In an era of rapidly increasing racial, ethnic, social, and linguistic diversity and technological change, students in Educational Studies are supported to use research and theoretical frameworks from a range of disciplines to explore, extend, and question existing research, theory, and practice. Working together with faculty, they critically and creatively address issues of educational practice at multiple levels: the individual student and teacher, the school community, and the institution.
Faculty members support students to identify their own interests and develop a solid foundation of approaches that can be used for problem solving. Students learn how to employ qualitative, quantitative, and mixed methodologies to think about educational research, policy, theory, and practice through the lens provided by anthropology, economics, ethnic studies, gender studies, history, political science, psychology, and sociology. Students are guided to develop an understanding of research and theory within the realities of practice and to use practice to reevaluate both research and theory.
Faculty members in the department conduct engaged scholarship; their research and practice are grounded in their partnerships with schools, practitioners, and communities, in suburban and urban settings that range from classrooms to community programs. Students often contribute as research assistants and collaborators. Some recent examples of faculty projects on which students have assisted include:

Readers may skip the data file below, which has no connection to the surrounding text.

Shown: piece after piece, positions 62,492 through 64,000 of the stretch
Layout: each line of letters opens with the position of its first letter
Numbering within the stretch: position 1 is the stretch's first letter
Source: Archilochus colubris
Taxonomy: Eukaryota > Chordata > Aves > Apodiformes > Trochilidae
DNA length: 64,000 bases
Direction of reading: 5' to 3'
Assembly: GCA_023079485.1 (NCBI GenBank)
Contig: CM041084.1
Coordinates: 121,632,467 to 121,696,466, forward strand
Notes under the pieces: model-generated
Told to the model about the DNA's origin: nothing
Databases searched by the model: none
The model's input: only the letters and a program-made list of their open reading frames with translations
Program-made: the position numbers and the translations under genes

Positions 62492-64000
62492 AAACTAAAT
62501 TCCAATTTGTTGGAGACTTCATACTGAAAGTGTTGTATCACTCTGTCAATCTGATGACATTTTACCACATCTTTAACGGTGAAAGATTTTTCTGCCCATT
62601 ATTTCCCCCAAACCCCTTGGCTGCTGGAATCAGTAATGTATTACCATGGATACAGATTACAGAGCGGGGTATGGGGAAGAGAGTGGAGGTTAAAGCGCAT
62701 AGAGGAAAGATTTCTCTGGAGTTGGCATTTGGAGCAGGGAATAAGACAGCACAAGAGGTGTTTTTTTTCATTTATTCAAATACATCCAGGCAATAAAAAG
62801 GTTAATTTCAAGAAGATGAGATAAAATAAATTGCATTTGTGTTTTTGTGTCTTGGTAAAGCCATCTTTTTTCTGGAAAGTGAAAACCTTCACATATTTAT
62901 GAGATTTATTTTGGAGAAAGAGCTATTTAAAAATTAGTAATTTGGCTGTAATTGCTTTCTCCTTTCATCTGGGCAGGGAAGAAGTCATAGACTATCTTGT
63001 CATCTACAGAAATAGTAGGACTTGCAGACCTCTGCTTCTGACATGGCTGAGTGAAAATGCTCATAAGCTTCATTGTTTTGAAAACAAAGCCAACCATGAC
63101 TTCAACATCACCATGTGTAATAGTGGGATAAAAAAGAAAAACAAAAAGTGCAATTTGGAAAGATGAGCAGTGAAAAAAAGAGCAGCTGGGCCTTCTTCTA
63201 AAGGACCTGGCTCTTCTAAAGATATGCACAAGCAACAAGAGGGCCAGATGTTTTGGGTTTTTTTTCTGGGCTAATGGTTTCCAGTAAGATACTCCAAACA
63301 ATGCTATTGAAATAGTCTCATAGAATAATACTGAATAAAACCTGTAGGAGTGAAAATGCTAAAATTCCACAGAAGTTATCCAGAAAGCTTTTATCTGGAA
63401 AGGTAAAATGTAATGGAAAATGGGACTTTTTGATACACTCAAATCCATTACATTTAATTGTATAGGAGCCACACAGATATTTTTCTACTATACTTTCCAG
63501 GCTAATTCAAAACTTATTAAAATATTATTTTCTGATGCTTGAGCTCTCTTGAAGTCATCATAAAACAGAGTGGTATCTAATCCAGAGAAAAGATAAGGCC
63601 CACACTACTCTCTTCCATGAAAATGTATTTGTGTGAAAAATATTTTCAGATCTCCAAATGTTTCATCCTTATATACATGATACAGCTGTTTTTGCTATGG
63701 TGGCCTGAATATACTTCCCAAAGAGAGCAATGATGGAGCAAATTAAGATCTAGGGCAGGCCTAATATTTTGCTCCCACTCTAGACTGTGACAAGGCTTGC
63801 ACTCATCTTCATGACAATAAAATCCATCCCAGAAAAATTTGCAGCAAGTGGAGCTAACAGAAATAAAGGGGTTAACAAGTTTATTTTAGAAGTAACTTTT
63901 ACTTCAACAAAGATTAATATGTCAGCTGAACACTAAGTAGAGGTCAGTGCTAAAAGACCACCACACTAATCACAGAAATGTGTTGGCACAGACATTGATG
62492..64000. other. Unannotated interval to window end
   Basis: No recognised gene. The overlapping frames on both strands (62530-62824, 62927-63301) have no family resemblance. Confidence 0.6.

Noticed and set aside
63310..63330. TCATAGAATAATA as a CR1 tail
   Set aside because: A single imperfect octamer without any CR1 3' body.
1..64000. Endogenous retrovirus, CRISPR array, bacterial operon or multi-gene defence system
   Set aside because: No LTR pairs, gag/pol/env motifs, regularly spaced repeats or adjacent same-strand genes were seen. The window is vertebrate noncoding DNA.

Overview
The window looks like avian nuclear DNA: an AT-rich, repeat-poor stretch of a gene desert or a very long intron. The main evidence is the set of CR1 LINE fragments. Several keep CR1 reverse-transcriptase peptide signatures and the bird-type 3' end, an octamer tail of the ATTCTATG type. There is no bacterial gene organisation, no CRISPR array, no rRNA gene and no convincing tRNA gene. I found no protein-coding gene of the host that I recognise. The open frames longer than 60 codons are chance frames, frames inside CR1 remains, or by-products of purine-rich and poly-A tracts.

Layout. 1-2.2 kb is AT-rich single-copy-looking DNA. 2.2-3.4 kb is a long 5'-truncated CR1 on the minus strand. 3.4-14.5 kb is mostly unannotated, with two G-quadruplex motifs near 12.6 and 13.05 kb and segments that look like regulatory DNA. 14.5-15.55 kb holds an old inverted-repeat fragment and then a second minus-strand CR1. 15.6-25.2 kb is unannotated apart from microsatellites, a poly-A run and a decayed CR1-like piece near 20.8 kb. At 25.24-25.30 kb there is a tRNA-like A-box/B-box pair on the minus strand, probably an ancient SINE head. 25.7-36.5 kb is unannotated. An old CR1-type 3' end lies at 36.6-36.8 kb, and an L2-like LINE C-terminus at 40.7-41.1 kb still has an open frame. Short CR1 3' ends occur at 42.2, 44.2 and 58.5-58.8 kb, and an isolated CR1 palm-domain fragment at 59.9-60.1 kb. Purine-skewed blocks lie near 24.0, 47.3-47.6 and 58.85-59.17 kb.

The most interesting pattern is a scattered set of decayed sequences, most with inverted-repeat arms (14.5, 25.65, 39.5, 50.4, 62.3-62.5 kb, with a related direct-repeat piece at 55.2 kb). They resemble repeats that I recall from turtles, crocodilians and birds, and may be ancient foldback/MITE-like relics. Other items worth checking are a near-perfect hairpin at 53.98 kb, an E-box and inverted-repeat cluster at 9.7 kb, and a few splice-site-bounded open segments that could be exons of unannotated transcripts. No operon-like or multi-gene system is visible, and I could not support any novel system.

• identifying effective curricular support for bilingual and multilingual classrooms [Elaine Allard]
• evaluating the reciprocal teaching and learning of literacy and identity [Diane Anderson]
• supporting agency in students and teachers working for racial justice [Jennifer Bradley]
• clarifying components of the broad cultural-political context that informs educational processes [Edwin Mayorga]
• tracking positive educational pathways for black boys [Joseph Nelson]
• assessing motivation and learning in science inquiry workshops [Ann Renninger]
• promoting teacher leadership [Lisa Smulyan]
Students hone their research skills in upper level courses, and, during the summer, they can apply for support to pursue further training through work on a professor’s project, or their own research interests. Experiences of this type provide students with a rich base from which to investigate their thesis questions as seniors at the College.
Students who pursue course work in Educational Studies develop richly informed perspectives on the role of education in society. They go on to become leaders in a wide-range of fields: discipline-based research in higher education (e.g., anthropology, English, linguistics, psychology, sociology, math education, science education, computer science); general education including teaching, school leadership and policy; community organization and development; clinical psychology, counseling, English as a second language, special education, social work; medicine; and law.